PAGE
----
Now that we had all the galaxies, it was time to start exploring them.
The focus of this week has been analysing the spectra of our sources. With a spectrum, you can deduce all sorts of properties – whether a galaxy is close or distant, metal-rich or metal poor, star-forming or dead.
In a lab on Earth, you find that each element emits light at specific wavelengths. Energised electrons in atoms can jump to a lower energy, releasing their energy as light. On a spectrum, these appear as bright ’emission lines’ against a dark background.
You find how far away a source is by finding it’s ‘redshift’. As the universe is expanding, light from distant galaxies is stretched out as it travels towards us. This stretching increases the wavelength – in other words the light appears redder (hence ‘redshift’). When looking at their spectra, all the emission lines appear shifted towards the red. By identifying the correct line and comparing where it is to where it should be, you can find the redshift. Light from more distant sources is stretched out more, so by finding the shift gives you can also calculate its distance.
A nice example emission spectrum, from source PIG-7354-1408. The clearest spectral lines are labelled.
It turns out there is no easy way to code this, so we have been identifying peaks by eye. Many of our spectra are currently full of noise, or only have one line, which could be almost anything. Despite this, we have now identified over 30 sources with two or more identifiable spectral lines, allowing us to calculate the redshift (and therefore distance) with confidence!
At the moment most of our redshifts are quite small (less than 1), which is quite close in astronomical terms, but we expect to see more distant sources once we reduce the noise further.
Lines kept appearing at the same points from sources at completely different locations. These could only be actual lines if each source was at exactly the same distance, which seems suspicious. We tried inventing a new element (pigeonium) to explain them, we realised the truth was much less exciting and sadly not worthy of a Nobel Prize. Sky-lines are emissions from our atmosphere that appear exactly as emission lines would when you look at the spectra (see Katie’s post for more details).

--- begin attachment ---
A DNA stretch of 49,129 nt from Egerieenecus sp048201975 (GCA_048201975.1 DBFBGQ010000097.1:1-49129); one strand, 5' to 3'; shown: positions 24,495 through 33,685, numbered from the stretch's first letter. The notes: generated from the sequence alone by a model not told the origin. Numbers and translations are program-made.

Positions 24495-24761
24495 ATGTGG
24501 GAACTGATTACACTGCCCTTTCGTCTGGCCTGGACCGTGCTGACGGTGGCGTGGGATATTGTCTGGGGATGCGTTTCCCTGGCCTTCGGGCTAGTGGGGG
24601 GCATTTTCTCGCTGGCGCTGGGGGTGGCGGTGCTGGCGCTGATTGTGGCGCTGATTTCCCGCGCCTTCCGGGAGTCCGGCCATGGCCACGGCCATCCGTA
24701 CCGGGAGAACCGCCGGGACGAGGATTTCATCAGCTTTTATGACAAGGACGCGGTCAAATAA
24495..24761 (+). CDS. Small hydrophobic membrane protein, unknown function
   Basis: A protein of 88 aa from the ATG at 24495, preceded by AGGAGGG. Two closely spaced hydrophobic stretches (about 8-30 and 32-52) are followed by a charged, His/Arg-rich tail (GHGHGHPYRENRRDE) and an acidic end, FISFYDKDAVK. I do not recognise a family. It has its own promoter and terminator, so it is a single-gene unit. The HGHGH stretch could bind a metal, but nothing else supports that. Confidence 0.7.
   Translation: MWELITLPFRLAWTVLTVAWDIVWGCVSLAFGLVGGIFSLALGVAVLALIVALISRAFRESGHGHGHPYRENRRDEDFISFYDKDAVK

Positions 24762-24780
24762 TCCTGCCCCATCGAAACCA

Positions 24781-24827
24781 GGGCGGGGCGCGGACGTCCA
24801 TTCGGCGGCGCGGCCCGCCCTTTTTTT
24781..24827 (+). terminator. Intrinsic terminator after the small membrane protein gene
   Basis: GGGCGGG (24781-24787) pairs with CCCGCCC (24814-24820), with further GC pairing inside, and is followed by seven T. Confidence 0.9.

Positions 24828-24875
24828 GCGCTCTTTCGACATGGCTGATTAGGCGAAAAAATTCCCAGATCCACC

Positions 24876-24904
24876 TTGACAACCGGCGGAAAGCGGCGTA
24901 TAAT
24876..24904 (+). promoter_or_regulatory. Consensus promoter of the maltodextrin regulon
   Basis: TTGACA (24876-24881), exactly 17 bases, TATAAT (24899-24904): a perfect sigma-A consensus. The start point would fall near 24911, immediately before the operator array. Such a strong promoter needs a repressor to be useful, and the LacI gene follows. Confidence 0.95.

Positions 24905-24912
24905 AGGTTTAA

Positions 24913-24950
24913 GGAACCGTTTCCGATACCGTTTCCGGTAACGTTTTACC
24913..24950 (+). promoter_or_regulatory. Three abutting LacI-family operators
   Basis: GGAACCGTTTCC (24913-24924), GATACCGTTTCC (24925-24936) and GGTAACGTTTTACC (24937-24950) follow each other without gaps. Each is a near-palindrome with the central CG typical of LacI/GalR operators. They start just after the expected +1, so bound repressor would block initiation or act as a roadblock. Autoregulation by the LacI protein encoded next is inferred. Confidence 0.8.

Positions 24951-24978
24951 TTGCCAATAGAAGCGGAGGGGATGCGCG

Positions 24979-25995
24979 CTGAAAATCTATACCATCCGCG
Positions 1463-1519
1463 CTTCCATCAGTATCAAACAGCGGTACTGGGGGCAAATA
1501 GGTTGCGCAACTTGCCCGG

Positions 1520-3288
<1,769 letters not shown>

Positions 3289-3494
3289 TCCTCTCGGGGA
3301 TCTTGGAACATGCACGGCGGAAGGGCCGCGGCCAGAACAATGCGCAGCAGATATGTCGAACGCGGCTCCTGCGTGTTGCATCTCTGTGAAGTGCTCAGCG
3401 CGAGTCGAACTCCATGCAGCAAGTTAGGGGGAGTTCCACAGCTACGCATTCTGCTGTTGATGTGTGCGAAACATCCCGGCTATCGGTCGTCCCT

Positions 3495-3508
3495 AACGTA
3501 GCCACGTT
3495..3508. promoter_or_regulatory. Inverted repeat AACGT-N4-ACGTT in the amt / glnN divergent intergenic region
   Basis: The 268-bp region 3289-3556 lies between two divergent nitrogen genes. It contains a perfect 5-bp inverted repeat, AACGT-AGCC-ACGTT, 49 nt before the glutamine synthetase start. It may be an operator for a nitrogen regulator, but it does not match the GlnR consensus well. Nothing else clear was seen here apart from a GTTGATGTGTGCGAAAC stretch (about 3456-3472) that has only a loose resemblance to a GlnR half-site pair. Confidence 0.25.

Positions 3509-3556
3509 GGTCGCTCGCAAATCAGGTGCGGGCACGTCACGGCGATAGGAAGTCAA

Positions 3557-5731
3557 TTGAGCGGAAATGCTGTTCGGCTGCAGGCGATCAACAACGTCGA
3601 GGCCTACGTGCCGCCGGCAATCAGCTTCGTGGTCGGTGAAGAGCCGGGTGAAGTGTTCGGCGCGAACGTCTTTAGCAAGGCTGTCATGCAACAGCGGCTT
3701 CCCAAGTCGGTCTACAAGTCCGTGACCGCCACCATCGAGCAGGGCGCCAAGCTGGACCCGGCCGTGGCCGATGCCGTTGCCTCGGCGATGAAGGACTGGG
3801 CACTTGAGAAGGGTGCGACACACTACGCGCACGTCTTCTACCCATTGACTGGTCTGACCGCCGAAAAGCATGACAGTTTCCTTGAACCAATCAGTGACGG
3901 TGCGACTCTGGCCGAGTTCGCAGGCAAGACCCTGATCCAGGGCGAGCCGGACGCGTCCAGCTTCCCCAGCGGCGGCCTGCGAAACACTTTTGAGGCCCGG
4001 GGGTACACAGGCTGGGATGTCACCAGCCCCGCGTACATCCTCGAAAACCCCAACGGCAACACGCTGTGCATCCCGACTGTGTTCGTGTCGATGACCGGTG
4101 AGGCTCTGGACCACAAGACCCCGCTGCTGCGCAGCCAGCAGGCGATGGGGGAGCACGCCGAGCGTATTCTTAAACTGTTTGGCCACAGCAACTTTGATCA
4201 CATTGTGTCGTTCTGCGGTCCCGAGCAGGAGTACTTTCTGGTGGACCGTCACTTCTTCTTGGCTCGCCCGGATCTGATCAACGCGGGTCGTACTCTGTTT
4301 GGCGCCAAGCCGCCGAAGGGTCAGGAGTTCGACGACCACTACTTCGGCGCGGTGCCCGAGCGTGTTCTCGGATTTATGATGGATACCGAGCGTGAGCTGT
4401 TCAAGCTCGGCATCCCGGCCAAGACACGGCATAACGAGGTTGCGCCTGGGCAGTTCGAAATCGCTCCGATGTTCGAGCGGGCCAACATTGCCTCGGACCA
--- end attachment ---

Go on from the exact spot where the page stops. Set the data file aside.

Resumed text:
By finding the area under a spectral line, we found its ‘flux’ (roughly speaking, how bright the source appears on Earth). Since we know the distance, we can find the actual luminosity of the source, and not just how bright it appears to us.
Since then we have started finding more properties about the sources, such as star formation rate (SFR) (mass of stars formed in a galaxy per unit time) and metallicity (the percentage of mass in a galaxy that isn’t hydrogen or helium – yes, any element other than those two counts as a ‘metal’ in astrophysics). There are fairly simple mathematical relations between the fluxes of particular spectral lines and these properties.
In our first attempt at finding the SFR of a galaxy
Again, it turns out we had not made a major discovery. Instead, we had overlooked a factor of 10^20 in our units! Correcting for this, we got the much more reasonable value of 3.9 solar masses per year. I have made plenty of these sort of mistakes, but it’s all valuable learning!
Discovering these galaxies is very exciting for me. It is brilliant to learn from the academics and PhD students here, who have far better knowledge of all this stuff than I do! I have only just begun to appreciate how much you can find out from a simple spectrum. Think of it this way – that picture above holds almost all of the information that we can ever hope to find about these galaxies! I am looking forward to next week, as we find delve deeper into the properties of galaxies that we ourselves have found.